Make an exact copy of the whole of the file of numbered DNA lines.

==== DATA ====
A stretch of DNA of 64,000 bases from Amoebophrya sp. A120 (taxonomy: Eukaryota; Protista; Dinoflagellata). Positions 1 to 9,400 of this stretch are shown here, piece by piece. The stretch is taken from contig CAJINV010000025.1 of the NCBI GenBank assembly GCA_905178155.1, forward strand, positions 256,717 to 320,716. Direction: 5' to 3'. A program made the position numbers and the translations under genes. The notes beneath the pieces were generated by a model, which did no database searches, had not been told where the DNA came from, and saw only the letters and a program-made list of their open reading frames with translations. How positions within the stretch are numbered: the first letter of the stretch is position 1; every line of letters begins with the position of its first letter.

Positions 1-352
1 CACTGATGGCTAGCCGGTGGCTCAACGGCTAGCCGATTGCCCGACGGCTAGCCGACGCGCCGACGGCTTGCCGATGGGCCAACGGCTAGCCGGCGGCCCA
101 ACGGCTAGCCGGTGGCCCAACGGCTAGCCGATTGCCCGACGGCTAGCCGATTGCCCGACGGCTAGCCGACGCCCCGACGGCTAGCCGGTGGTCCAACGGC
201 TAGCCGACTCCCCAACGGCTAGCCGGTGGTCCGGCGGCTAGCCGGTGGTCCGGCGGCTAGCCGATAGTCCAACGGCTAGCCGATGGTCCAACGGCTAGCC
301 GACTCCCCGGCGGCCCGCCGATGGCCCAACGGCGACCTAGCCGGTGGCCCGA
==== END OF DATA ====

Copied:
A stretch of DNA of 64,000 bases from Amoebophrya sp. A120 (taxonomy: Eukaryota; Protista; Dinoflagellata). Positions 1 to 9,400 of this stretch are shown here, piece by piece. The stretch is taken from contig CAJINV010000025.1 of the NCBI GenBank assembly GCA_905178155.1, forward strand, positions 256,717 to 320,716. Direction: 5' to 3'. A program made the position numbers and the translations under genes. The notes beneath the pieces were generated by a model, which did no database searches, had not been told where the DNA came from, and saw only the letters and a program-made list of their open reading frames with translations. How positions within the stretch are numbered: the first letter of the stretch is position 1; every line of letters begins with the position of its first letter.

Positions 1-352
1 CACTGATGGCTAGCCGGTGGCTCAACGGCTAGCCGATTGCCCGACGGCTAGCCGACGCGCCGACGGCTTGCCGATGGGCCAACGGCTAGCCGGCGGCCCA
101 ACGGCTAGCCGGTGGCCCAACGGCTAGCCGATTGCCCGACGGCTAGCCGATTGCCCGACGGCTAGCCGACGCCCCGACGGCTAGCCGGTGGTCCAACGGC
201 TAGCCGACTCCCCAACGGCTAGCCGGTGGTCCGGCGGCTAGCCGGTGGTCCGGCGGCTAGCCGATAGTCCAACGGCTAGCCGATGGTCCAACGGCTAGCC
301 GACTCCCCGGCGGCCCGCCGATGGCCCAACGGCGACCTAGCCGGTGGCCCGA